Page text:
“Quadrupedal Christ”

In “Quadrupedal Christ,” Moore provides several examples that support his argument that Revelation both affirms and disturbs the Cartesian model. First there is the fusion of the divine, the human, and the animal (lamb) — all three of these Christological figures represent Jesus (207). Thus, Christ is both theriomorphic and anthropomorphic (211). This disturbs the Cartesian model (human/animal divide). Further, Moore notes that Christ drifts in and out of humanity by the donning and un-donning of clothing (since humans are the only animals who wear clothing); Moore argues that in this way Jesus can be “made and unmade” into animal (209). This example actually affirms the Cartesian Model.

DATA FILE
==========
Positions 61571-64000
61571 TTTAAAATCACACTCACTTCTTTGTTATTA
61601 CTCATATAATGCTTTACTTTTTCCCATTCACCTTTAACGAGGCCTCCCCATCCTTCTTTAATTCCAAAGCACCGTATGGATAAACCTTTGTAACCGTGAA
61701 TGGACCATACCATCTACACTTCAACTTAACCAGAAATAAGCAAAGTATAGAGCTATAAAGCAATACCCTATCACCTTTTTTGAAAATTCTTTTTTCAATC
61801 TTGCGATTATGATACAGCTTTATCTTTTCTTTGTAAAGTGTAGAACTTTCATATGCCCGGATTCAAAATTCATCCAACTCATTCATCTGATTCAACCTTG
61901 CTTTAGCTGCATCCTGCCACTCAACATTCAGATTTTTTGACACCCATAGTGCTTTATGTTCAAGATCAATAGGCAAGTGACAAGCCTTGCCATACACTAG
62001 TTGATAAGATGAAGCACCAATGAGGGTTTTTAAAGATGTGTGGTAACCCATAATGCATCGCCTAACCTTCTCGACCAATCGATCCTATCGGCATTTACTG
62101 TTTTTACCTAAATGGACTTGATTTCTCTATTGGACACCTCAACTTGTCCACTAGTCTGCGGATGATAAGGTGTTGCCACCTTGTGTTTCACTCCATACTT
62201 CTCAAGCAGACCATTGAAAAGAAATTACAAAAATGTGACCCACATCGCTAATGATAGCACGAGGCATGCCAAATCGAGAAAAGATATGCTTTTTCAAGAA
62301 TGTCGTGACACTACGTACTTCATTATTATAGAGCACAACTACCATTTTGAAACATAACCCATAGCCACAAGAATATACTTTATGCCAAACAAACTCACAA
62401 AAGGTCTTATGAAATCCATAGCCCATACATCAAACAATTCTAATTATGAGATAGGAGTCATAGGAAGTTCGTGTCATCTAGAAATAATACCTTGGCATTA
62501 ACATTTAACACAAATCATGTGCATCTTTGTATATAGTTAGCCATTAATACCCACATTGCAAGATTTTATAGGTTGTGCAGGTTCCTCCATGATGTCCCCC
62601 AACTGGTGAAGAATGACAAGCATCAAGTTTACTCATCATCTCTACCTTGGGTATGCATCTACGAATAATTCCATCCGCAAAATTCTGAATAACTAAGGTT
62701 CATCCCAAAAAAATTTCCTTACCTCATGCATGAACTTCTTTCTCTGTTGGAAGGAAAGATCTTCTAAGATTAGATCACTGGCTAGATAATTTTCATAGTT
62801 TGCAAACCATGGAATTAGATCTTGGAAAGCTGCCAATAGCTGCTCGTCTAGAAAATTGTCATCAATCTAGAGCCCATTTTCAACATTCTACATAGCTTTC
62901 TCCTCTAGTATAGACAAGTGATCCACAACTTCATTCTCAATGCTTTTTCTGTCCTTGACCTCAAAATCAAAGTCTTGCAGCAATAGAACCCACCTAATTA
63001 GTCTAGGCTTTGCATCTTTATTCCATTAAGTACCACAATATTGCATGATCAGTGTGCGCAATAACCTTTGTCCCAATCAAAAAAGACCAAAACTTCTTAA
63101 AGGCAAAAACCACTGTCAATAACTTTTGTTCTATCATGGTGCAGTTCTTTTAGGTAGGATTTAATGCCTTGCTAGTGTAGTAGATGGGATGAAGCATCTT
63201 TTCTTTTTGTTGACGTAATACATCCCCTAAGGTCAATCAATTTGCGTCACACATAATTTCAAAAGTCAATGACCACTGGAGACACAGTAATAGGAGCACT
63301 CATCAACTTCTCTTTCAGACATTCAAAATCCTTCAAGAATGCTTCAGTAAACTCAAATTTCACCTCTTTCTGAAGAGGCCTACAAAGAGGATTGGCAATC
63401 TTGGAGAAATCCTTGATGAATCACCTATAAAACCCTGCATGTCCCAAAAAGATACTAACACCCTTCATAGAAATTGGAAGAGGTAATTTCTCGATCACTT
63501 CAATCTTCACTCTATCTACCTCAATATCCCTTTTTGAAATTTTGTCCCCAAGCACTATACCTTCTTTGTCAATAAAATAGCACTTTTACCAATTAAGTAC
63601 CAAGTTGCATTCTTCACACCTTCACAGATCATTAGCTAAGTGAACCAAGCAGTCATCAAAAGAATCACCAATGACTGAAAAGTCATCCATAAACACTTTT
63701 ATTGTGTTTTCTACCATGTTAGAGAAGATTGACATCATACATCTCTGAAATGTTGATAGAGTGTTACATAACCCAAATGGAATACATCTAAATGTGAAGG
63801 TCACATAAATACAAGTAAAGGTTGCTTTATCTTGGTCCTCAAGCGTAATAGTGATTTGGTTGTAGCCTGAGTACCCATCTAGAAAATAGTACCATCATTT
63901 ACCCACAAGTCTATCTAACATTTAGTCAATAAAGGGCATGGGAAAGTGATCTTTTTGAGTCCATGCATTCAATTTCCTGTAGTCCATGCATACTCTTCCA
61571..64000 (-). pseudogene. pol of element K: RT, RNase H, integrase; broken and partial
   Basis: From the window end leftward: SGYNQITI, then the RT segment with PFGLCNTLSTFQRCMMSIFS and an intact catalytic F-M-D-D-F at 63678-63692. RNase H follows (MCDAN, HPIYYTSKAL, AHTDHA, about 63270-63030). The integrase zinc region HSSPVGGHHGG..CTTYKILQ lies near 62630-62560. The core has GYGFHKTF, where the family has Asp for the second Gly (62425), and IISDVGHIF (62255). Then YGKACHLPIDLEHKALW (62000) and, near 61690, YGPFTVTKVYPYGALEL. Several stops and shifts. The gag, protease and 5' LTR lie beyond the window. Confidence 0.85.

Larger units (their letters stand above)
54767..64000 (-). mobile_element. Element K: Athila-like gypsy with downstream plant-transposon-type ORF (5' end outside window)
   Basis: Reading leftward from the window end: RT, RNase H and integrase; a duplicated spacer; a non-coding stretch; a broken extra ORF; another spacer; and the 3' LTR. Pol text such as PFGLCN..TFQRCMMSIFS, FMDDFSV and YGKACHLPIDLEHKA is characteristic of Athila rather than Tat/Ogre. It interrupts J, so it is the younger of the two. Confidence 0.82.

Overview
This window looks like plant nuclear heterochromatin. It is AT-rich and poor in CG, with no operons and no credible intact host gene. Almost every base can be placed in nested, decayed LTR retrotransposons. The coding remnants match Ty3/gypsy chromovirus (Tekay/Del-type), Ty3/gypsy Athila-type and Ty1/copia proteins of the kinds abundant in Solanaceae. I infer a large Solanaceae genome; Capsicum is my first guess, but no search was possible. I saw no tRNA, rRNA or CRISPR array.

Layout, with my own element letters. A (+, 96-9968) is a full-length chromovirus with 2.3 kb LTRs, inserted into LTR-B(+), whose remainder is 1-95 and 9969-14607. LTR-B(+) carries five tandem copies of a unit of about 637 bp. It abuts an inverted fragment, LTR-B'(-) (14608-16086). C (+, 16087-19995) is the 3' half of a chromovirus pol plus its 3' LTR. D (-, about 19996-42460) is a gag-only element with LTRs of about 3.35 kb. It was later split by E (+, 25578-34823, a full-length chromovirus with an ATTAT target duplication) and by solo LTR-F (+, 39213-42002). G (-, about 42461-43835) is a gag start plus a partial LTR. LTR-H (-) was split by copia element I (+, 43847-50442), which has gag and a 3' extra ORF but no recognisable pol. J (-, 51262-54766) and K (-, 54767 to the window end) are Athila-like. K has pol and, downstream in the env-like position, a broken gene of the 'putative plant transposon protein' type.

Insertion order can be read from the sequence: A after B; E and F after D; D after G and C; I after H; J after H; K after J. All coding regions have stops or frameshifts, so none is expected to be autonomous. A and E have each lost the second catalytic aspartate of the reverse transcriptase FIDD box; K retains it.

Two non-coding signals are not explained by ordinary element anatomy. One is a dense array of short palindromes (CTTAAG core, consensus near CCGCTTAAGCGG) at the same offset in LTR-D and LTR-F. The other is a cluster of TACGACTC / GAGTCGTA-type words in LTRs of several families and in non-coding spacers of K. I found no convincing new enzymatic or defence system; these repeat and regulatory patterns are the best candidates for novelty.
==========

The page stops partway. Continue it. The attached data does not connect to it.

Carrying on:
In his more complex example, Moore notes that Revelation actually inverts the Aristotelian-species hierarchy that elevated the human over the animal. He gives the example of those worshipping the Lamb in the throne room. Those worshipping (the angelic beings and elders) are subdued, subservient and slavish— much how we imagine cattle or other livestock being led to the slaughter— yet the Lamb is the one who is being worshipped (“King of Kings and “Lord of Lords”)(210, 212). This represents an inverse in Aristotelian logic as “the animal is domesticated to serve human beings now rules over them” (212). However, Moore says that in order for this inverse to happen, the animal had to be subjected to the slaughter of humans.  This means that the lamb had to suffer and die. The image of Jesus dying an inhumane death— like that of an animal—serves to further affirm the Cartesian Model: animals are killed; but humans are murdered and die. The difference? An act is immoral if taking a life involves a “human” animal.  But Moore then posits a question concerning the ethics involved in the slaughter of animals. Is it only murder when it is a human? What then are we to make of Revelation’s depiction of Christ in his three forms, not least of which is an animal? And if animals lack the requisite features of human (spirit), and man who, quoting Heidegger “has an experiential relation to death” can they die (217)? If so, this would confirm the Cartesian model, but as we read further, we find that this example is far from complete. In fact, Heidegger, says, no— animals “perish but do not die” (217).